Redditch, Jun 2019
Perhaps the most curious feature of Space Challenge (which also applies to the venue’s sister game Tomb Challenge) is that it’s different each time you play it. Your mission consists of ten tasks, explicitly shown on the screen from the beginning like a todo list. However, different teams may get a different list. I believe the first one or two tasks and the last one or two tasks are always the same, but the ones in between are selected at random from a menu of possibilities by the software running the game.
That’s an ambitious idea and I’m not sure I really understand the motivation for it. Presumably it’s an attempt to achieve the holy grail of replayable rooms – but with only part of the game changing, are there that many teams willing to pay for a second or third play-through? However, the mix-and-match design had less of an impact on gameplay than I would have predicted, probably because it was only the central section that was randomised. In fact, if anything it felt like a stronger narrative than many games manage, thanks to the way it started and ended.
Much else about the game is ambitious too, with a set that’s complex and impressive – although the quantity of old computer components got a bit much. They’ve clearly built it with a ‘no padlocks’ rule, and instead use a variety of electronics and custom gadgets. Some of these use buttons and lights in a fairly generic way, others are very thematic and form a natural part of the story.
To me the gameplay felt a bit stop-start. That sometimes happens with linear games, and this one was very linear due to the structure – exactly ten puzzles to solve, each in sequence. Then the set design gave plenty of places to look at, often with little indication of which area to focus on for the current task; and some steps involved the type of search or observation tasks that tend to trip our team up. In fact, I’d say the gameplay emphasised those elements to an unusual extent, in preference to other escape room skills. In combination, all that meant we spent a fair amount of the game stumped rather than moving forwards, even though we ended up finishing with a fairly respectable time.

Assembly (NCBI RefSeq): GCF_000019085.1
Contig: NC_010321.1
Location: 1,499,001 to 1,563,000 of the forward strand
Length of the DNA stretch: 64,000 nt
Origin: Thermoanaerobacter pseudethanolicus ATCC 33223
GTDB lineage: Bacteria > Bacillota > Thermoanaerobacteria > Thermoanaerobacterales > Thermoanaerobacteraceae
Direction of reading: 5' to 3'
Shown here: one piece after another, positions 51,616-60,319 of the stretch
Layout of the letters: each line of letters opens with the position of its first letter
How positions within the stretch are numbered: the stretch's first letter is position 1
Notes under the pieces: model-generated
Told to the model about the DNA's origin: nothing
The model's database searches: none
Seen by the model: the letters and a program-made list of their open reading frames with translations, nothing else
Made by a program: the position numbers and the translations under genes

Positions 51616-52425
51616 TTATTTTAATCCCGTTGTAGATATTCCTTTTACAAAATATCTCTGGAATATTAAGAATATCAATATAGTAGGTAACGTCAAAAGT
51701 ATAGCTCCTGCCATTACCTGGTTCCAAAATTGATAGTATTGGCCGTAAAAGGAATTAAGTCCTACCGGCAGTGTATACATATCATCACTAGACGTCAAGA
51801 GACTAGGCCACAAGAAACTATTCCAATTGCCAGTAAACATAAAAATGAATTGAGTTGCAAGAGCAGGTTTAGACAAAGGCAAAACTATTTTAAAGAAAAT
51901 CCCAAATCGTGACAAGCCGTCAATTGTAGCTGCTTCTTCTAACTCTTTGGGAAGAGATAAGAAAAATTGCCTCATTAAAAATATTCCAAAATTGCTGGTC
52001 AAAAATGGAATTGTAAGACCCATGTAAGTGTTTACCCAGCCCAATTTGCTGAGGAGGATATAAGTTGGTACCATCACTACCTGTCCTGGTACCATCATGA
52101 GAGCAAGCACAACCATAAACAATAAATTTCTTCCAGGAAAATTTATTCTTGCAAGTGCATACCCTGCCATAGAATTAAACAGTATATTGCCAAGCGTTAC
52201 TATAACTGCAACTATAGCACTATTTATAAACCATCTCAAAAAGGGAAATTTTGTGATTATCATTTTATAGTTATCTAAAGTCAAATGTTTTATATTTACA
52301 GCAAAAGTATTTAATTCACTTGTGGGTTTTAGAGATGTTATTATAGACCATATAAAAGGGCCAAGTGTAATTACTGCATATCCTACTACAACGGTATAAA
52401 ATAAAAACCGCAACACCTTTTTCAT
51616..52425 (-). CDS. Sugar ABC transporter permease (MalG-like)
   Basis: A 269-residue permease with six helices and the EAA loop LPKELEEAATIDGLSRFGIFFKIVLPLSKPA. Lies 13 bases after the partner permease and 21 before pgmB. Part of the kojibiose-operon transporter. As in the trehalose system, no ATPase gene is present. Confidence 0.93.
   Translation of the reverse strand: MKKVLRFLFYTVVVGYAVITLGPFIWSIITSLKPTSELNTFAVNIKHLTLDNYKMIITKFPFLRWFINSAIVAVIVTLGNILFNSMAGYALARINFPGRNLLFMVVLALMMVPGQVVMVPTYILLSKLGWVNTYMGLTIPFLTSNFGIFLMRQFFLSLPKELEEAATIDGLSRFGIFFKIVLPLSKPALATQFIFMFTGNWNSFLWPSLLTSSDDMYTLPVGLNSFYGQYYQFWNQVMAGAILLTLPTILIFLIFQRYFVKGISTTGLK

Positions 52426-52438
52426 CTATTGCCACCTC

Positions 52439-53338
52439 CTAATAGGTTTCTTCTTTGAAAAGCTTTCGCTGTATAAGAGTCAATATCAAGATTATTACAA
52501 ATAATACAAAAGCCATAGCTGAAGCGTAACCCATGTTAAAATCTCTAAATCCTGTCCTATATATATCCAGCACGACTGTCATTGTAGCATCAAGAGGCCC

Your mileage there may vary. Space Challenge was one of three sci-fi games I played in the same weekend, all involving saving a failing space station or base; of the three, it was the mostly instantly impressive in its visuals and technology. Nor was it simply style over substance – you have a convincing sense of being in the story, and that story comes to an original and dramatic finish.